Ruth Cheesley - Joomla! World Conference 2013 - What are you trying to say (and how can you say it better)


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Search is changing, focusing more on the meaning behind words and resources. Content around the web is connected to other content, people, resources and so forth - connectivity is key to understanding the world in which we live. This talk explores the developments in semantic and predictive search, and explains how this is relevant to businesses.

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  • Good afternoon
    Ruth Cheesley – Virya Technologies
    Changes in the way search engines are working, and how this affects the way in which you put across your business message
  • Search has evolved massively in the past 15 years – more information is being indexed, we expect to have information at our fingertips
    The way that we search has evolved over the years
    Mobile device use has exploded
    Searching using natural language rather than keywords
  • Search is becoming more about understanding and interpreting the meaning of content and how it links to other 'stuff'
    Let's take this word, for example. When you see this word, what does it mean to you?
    The contextual meaning is based on your conditions – your experience of the world. If you ever wondered why Google rolled out personalised search – maybe you can now get a glimpse of its relevance and importance. It's less about big brother, and more about understanding you, so that it can serve you more relevant and useful information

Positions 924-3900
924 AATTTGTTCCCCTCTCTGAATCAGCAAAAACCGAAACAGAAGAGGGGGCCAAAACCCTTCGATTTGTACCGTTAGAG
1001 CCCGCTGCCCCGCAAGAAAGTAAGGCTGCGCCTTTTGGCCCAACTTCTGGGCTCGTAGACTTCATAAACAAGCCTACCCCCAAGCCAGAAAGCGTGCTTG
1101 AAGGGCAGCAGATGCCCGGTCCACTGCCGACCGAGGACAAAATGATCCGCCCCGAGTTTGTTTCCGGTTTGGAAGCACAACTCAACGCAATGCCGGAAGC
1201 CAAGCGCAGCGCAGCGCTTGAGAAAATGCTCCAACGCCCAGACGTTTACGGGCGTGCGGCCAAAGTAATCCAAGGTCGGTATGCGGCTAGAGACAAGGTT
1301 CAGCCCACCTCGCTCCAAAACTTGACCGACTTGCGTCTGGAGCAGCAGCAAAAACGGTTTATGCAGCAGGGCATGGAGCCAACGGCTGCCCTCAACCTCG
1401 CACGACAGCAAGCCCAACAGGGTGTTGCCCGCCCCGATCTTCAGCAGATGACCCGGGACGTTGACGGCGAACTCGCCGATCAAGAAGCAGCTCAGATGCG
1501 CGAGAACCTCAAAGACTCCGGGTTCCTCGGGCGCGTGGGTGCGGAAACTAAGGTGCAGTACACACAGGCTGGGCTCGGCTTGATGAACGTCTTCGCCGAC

• Google is introducing this across all its products. Take image search, for example. When I search for mandarin, it shows this semantic carousel with images chunked into the 'meanings' it knows are commonly associated with the word you searched for. It prioritises the ones it thinks are the closest match to what you're looking for.
    It also uses synonyms to suggest other words which are probably related, based on how often the words co-occur and how confident it is that you might also be interested in that word – for example here you can see it also suggests 'language' – probably a lot of people who search for mandarin are interested in languages.
  • This doesn't only apply to things – it also applies to people. If I search for Guy Kawasaki, it also suggests other people I might be interested in – people who are in some way linked to Guy Kawasaki which the search engine thinks has a high probability of being relevant and of interest to me.